The maximum values allowed in the JumperFree section of the BIOS.


Notable BIOS Adjustments
+1.2VNBSB (chipset)
+1.20V to +1.50V in 0.10V increments.
DDR2 Voltage Control
+1.80V to +2.10V in 0.10V increments
CPU Multiplier
5x to 11.5x (maximum depends on the CPU)
CPU Voltage
0.800V to 1.550V in 0.025V increments
CPU Frequency
200Mhz to 400Mhz in 1Mhz increments
Memory Clock Frequency DDR2 400, 533, 667, 800
LDT Bus Frequency 1Ghz, 800Mhz, 600Mhz, 400Mhz, 200Mhz
UMA Frame Buffer Size 32MB, 64MB, 128MB, 256MB
CPU Fan Speed Warning Disabled, 800RPM, 1200RPM, 1600RPM

The BIOS offers voltage control options which are usually absent on mATX boards.
The CPU can be undervolted all the way down to 0.800V and overvolted to 1.550V.
Memory and chipset voltages are capped at +0.30V over default. LDT Bus Frequency
(a.k.a. HT multiplier) is adjustable as is memory frequency, but memory timings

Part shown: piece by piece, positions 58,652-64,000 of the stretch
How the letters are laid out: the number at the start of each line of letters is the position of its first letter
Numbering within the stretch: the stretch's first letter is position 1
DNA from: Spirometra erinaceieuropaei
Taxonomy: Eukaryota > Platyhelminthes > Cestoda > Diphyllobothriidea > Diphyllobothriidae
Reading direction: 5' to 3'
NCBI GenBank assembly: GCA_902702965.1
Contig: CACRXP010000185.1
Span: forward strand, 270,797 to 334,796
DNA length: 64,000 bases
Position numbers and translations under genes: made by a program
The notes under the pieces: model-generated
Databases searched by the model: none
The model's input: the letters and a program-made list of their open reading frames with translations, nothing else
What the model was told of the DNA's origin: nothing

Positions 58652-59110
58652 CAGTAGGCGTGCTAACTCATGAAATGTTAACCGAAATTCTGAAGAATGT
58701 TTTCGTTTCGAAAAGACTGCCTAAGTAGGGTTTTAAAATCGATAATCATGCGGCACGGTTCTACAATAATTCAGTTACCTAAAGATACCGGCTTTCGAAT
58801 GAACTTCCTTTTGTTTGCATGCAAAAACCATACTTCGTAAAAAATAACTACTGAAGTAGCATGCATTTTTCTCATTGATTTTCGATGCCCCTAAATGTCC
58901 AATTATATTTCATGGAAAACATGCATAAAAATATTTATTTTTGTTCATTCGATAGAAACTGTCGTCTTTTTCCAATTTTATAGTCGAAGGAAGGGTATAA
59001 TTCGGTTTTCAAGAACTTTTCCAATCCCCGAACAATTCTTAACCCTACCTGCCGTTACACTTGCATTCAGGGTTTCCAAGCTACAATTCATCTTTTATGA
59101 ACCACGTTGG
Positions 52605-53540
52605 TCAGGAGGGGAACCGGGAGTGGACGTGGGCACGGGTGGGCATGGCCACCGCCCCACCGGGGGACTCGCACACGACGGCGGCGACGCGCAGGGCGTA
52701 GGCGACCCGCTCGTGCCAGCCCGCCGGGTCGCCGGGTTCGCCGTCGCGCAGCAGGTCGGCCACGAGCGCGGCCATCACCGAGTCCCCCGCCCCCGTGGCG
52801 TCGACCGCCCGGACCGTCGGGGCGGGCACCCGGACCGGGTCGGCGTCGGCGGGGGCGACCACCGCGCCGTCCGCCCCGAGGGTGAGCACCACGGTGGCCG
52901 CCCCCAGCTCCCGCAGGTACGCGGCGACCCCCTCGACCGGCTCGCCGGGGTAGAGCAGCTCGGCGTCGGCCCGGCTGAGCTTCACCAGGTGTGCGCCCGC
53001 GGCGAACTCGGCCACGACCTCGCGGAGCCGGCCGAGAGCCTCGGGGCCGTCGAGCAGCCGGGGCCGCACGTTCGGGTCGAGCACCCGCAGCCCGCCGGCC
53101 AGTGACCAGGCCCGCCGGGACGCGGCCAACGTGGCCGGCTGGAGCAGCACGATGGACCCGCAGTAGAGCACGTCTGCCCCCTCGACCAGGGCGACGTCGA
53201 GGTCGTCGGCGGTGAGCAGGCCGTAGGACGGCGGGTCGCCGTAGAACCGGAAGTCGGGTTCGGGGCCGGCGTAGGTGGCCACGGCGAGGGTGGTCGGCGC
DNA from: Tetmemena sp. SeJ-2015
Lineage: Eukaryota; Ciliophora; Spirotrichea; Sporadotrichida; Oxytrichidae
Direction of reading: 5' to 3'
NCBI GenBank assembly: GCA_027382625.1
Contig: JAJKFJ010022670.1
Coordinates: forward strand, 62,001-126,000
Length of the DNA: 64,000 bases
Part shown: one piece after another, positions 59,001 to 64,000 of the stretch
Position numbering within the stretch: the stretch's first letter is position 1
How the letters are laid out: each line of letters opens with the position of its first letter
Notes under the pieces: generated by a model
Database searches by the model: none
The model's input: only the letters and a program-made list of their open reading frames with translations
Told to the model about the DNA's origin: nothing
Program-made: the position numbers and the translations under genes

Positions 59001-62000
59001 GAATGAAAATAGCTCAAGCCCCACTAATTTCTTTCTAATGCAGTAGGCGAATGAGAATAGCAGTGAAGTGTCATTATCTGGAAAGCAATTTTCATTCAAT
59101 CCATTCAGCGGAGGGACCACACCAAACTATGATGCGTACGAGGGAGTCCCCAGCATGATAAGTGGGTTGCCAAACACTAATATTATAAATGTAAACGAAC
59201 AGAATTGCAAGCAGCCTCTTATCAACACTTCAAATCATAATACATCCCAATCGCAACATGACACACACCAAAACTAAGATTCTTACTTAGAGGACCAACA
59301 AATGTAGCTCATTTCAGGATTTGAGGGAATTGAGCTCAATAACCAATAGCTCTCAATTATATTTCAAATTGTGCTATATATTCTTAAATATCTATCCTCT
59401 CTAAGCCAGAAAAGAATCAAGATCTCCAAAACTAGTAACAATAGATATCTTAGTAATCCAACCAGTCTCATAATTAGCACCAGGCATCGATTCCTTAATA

cannot be manipulated at all. The maximum amount of memory one can allocate
to the integrated video subsystem is 256MB. There is also a CPU Fan Speed Warning
setting which can be set as low as 800RPM, so the board will not chirp if a
moderately low speed fan is used to cool the processor; it can also be disengaged altogether.

The Hardware Monitor section of the BIOS.

The Hardware Monitor menu offers automatic fan control for the CPU fan in the
form of Q-Fan. There are no customizable options for it however — it can only
be turned on or off. CPU Fan Type can be set to either DC or PWM, indicating
that it will function with both 3-pin and 4-pin PWM fans.

SpeedFan Support

SpeedFan’s Readings screen.

When we loaded up SpeedFan,
it reported five fans even though there were only three headers. After some
investigation we found that Fan1 correlated to CPU_FAN, Fan2 to CHA_FAN, and
Fan4 to PWR_FAN. The Core temperature reported was quite low, so we decided
to ignore it. Temp1 rose 30°C when the CPU was put on load so we assumed
this reading was the CPU temperature.

SpeedFan’s reported values.

The only working fan speed control setting we could find was Speed02, which
controlled the CPU fan. To enable this you must first enter the Advanced menu
and change PWM 2 mode to “Software controlled” (note: if you set this